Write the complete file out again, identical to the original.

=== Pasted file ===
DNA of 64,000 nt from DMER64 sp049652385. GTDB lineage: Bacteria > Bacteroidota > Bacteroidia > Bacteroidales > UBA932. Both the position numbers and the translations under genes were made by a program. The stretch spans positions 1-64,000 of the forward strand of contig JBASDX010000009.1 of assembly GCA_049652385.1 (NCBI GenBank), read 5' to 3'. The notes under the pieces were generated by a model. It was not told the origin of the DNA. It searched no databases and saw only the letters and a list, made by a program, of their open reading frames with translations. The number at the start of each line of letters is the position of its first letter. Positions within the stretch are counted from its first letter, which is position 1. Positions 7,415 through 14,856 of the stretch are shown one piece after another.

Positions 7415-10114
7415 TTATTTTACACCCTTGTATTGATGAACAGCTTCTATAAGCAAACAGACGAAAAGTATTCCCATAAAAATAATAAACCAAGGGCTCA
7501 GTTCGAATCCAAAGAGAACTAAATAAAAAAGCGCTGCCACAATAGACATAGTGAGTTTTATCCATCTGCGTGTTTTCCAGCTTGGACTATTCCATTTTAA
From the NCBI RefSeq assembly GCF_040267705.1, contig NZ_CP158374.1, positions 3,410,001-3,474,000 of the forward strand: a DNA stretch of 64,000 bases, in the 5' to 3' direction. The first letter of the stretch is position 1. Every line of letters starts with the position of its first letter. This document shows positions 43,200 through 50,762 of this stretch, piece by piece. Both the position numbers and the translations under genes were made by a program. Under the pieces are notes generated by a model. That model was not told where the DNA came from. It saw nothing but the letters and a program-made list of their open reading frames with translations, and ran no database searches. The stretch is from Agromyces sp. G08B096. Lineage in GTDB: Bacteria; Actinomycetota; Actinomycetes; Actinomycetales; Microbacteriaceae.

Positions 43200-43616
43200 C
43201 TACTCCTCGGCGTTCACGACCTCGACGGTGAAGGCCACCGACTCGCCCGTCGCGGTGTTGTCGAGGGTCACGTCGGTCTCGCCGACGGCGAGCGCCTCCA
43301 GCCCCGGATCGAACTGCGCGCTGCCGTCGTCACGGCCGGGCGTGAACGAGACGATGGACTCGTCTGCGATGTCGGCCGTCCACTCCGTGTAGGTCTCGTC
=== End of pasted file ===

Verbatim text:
DNA of 64,000 nt from DMER64 sp049652385. GTDB lineage: Bacteria > Bacteroidota > Bacteroidia > Bacteroidales > UBA932. Both the position numbers and the translations under genes were made by a program. The stretch spans positions 1-64,000 of the forward strand of contig JBASDX010000009.1 of assembly GCA_049652385.1 (NCBI GenBank), read 5' to 3'. The notes under the pieces were generated by a model. It was not told the origin of the DNA. It searched no databases and saw only the letters and a list, made by a program, of their open reading frames with translations. The number at the start of each line of letters is the position of its first letter. Positions within the stretch are counted from its first letter, which is position 1. Positions 7,415 through 14,856 of the stretch are shown one piece after another.

Positions 7415-10114
7415 TTATTTTACACCCTTGTATTGATGAACAGCTTCTATAAGCAAACAGACGAAAAGTATTCCCATAAAAATAATAAACCAAGGGCTCA
7501 GTTCGAATCCAAAGAGAACTAAATAAAAAAGCGCTGCCACAATAGACATAGTGAGTTTTATCCATCTGCGTGTTTTCCAGCTTGGACTATTCCATTTTAA
From the NCBI RefSeq assembly GCF_040267705.1, contig NZ_CP158374.1, positions 3,410,001-3,474,000 of the forward strand: a DNA stretch of 64,000 bases, in the 5' to 3' direction. The first letter of the stretch is position 1. Every line of letters starts with the position of its first letter. This document shows positions 43,200 through 50,762 of this stretch, piece by piece. Both the position numbers and the translations under genes were made by a program. Under the pieces are notes generated by a model. That model was not told where the DNA came from. It saw nothing but the letters and a program-made list of their open reading frames with translations, and ran no database searches. The stretch is from Agromyces sp. G08B096. Lineage in GTDB: Bacteria; Actinomycetota; Actinomycetes; Actinomycetales; Microbacteriaceae.

Positions 43200-43616
43200 C
43201 TACTCCTCGGCGTTCACGACCTCGACGGTGAAGGCCACCGACTCGCCCGTCGCGGTGTTGTCGAGGGTCACGTCGGTCTCGCCGACGGCGAGCGCCTCCA
43301 GCCCCGGATCGAACTGCGCGCTGCCGTCGTCACGGCCGGGCGTGAACGAGACGATGGACTCGTCTGCGATGTCGGCCGTCCACTCCGTGTAGGTCTCGTC